Anti-Vax Priest Who Claimed Vaccines Contain ‘Aborted Embryos’ Dies Of COVID


An Italian priest who shunned COVID-19 vaccines over the false belief that they contain “aborted embryos” has died at the age of 51 after battling coronavirus for several weeks.

Don Paolo Romeo had resisted pleas to get vaccinated from friends and colleagues who tried to talk sense into him, according to the L’Unione Sarda newspaper.

Romeo, who served as parish priest at Santo Stefano Abbey in Genoa, had clung to the conspiracy theory espoused by followers of French Catholic Archbishop Marcel François Marie Joseph Lefebvre: that vaccines are made using cells from aborted embryos.

(This claim is false and has been debunked even by the United States Conference of Catholic Bishops, which noted in a statement released in January that “neither Pfizer nor Moderna used an abortion-derived cell line in the development or production of the vaccine.”) Fetal cell lines, which are cloned copies of cells taken from elective abortions that were performed decades ago, were used in the testing of vaccines and have frequently been used for the testing of widely used drugs like ibuprofen and aspirin.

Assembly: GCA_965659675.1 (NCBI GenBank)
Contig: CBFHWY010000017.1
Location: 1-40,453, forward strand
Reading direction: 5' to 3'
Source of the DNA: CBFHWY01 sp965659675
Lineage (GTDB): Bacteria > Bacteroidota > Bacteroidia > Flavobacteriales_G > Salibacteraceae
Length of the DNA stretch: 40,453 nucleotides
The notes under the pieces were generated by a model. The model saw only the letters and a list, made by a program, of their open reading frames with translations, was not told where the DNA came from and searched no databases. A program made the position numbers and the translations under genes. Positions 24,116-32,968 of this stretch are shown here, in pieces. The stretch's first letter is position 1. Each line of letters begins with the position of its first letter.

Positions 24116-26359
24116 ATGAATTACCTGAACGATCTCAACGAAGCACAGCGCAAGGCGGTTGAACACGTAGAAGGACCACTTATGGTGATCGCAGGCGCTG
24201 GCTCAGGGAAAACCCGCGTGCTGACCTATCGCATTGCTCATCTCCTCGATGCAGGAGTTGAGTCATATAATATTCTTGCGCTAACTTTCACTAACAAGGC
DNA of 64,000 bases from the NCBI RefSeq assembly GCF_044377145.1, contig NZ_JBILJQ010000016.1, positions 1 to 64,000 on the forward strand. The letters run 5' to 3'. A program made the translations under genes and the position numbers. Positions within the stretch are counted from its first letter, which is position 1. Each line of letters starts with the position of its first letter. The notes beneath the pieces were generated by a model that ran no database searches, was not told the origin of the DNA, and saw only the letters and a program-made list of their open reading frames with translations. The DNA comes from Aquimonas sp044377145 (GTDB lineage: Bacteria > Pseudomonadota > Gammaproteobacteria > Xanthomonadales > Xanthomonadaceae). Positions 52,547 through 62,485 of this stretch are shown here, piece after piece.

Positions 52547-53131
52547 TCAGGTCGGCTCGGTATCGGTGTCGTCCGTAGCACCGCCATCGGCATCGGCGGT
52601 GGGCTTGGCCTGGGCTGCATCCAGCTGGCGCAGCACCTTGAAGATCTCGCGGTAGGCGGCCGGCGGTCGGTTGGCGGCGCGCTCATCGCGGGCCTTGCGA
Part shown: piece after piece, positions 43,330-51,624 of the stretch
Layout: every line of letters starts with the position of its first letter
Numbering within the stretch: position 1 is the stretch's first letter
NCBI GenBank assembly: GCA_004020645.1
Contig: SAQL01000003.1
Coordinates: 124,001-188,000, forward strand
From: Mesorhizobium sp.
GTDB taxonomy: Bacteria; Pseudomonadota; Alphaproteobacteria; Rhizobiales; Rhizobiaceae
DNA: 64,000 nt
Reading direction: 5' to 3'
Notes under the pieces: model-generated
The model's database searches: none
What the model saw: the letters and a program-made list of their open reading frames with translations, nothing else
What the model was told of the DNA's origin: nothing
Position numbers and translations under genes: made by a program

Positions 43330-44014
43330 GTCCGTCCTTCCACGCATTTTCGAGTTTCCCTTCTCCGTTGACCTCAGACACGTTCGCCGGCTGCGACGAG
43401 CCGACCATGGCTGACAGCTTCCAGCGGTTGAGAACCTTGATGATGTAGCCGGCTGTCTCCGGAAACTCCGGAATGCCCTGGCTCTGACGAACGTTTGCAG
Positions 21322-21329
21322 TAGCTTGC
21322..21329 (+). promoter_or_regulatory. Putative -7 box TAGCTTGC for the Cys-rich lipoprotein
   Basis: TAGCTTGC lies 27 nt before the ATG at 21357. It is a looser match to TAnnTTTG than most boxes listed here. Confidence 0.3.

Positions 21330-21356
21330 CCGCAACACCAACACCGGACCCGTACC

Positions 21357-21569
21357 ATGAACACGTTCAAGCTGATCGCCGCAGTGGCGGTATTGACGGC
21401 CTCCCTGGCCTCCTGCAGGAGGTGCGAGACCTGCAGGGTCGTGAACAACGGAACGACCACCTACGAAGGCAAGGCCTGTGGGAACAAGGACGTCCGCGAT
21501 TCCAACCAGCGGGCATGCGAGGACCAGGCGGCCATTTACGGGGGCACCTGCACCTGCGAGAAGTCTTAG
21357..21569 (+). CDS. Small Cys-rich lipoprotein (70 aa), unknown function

But even the Vatican has stressed that COVID-19 vaccines are “morally acceptable” and “can be used in good conscience” during the pandemic.

Romeo refused to be swayed, however, and he continued to celebrate Mass despite coronavirus infections spreading. He was diagnosed with the virus in January and was admitted to a hospital near his church after his health rapidly deteriorated, according to local reports.

The Santo Stefano Abbey paid tribute to him on social media after his passing, writing Monday that he “has risen to heaven.”

“May the Lord reward him for all the good he has done here on this Earth and may he forgive his shortcomings if there were any.”